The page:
The ongoing Google vs. Epic trial has brought out another interesting piece of information. As per testimony presented by Epic Games (via Bloomberg), Google paid Samsung $8 billion over a period of four years to keep Search, Assistant, and Play Store as default services on Samsung phones.


One internal document also shows how Google saved $1 billion over four years by backtracking on its request to make Play Store the only app store shown on the home screen of Samsung devices.


Meanwhile, Google’s lawyers presented an internal 2019 email from Jamie Rosenberg, the former lead for Google Play and Android operations, saying his team was “halting” Project Banyan as “it created an incentive dynamic where store teams would be competing with each other.”

The stores would probably work better for customers and developers if there were competition.

Lauren Irwin (via Hacker News):

James Kolotouros, vice president for partnerships at Google, testified Monday in a San Francisco trial, saying that the company and Samsung were to share app store revenue to ensure Android mobile devices came with Google Play preinstalled.


In his testimony, Kolotouros said if the Google-affiliated app store wasn’t pre-downloaded on the phones, people would likely make the switch to Apple and its iPhone.

Paul Wiseman and Michael Liedtke (via Hacker News):

Appearing in the biggest antitrust trial in a quarter century, DuckDuckGo founder Gabriel Weinberg testified Thursday that it was hard for his small search engine company to compete with Google because the powerhouse has deals with phone companies and equipment manufacturers to make its product the default search option on so many devices.


Weinberg testified that getting users to switch from Google was complicated, requiring as many as 30 to 50 steps to change defaults on all their devices, whereas the process could be shortened to just one click on each device.


In earlier testimony, Eric Lehman, a former Google software engineer, seemed to question one of the Justice Department’s key arguments: that Google’s dominance is entrenched because of the massive amount of data it collects from user clicks, which the company in turn leverages to improve future searches faster than competitors can.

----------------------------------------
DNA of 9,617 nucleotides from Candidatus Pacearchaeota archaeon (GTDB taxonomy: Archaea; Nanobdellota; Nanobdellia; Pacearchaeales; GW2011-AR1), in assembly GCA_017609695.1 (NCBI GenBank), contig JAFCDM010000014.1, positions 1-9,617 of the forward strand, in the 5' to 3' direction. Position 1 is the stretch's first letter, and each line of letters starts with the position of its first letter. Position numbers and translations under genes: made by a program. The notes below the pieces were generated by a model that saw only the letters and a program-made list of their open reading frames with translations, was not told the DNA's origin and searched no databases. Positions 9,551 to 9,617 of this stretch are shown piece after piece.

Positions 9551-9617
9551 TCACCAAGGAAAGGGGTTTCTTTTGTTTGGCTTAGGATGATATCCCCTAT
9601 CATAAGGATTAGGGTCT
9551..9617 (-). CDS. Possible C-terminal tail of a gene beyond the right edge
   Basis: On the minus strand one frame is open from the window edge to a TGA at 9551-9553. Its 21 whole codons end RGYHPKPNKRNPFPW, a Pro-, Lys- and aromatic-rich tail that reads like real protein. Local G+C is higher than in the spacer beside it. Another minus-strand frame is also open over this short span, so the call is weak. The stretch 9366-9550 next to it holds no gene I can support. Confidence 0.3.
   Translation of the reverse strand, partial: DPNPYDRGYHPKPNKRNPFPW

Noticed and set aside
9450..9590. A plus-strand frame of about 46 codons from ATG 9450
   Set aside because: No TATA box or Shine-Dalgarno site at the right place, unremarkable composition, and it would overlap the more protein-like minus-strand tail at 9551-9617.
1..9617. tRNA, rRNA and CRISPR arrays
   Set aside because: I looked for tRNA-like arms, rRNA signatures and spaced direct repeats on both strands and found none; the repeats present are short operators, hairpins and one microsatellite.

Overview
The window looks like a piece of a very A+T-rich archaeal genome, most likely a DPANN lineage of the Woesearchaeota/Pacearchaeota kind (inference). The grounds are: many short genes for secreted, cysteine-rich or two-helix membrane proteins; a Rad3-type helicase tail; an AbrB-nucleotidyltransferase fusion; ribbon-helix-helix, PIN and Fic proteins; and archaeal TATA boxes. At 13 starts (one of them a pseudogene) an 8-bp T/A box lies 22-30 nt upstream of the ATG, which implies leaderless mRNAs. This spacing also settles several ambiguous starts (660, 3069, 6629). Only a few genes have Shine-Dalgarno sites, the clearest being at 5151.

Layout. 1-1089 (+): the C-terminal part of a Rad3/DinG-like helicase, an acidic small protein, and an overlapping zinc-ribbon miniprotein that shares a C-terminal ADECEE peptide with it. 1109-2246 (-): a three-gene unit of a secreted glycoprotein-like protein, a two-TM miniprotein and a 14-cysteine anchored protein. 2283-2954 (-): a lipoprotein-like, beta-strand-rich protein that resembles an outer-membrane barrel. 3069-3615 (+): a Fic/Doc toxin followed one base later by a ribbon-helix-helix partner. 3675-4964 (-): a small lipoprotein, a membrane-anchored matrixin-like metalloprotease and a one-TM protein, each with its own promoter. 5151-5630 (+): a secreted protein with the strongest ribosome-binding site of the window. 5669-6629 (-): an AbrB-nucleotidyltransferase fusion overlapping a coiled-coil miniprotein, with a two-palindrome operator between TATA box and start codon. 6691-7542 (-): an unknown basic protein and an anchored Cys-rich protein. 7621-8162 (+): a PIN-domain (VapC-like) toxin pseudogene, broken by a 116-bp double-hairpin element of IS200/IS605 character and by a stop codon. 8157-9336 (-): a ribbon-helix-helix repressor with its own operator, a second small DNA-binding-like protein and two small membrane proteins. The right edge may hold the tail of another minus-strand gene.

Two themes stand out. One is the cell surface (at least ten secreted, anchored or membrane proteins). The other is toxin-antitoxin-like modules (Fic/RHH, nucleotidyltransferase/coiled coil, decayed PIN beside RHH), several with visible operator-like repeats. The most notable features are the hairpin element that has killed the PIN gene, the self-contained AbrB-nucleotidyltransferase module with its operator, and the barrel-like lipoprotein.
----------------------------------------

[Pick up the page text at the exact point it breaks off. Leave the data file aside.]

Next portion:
But Lehman said machine learning has improved rapidly in recent years, to the point that computers can evaluate text on their own without needing to analyze data from user clicks.


Tata Code Theft

Richard Speed (via Hacker News):

A jury has sided with Computer Sciences Corporation (CSC) against Tata Consultancy Services (TCS) over the theft of source code and documentation. A total of $210 million was this week awarded.

According to the verdict [PDF], a Texas jury agreed that TCS had “willfully and maliciously” misappropriated both source and confidential documentation by “improper means,” awarding CSC $140 million in damages, with another $70 million tacked on for TCS’s “unjust enrichment.”

The complaint [PDF] was filed in April 2019 regarding CSC’s VANTAGE-ONE and CyberLife software platforms. CSC had licensed these software platforms to Transamerica Corporation, a life insurance holding company, to whom Tata – used here to collectively refer to Tata Consultancy Services Limited and Tata America International Corporation – began providing maintenance services.


The circumstances got sticky at this point, not least because Tata hired more than 2,000 Transamerica employees. CSC alleged that these former employees had access to its code and documents, and forwarded them on to the Tata BaNCS development team.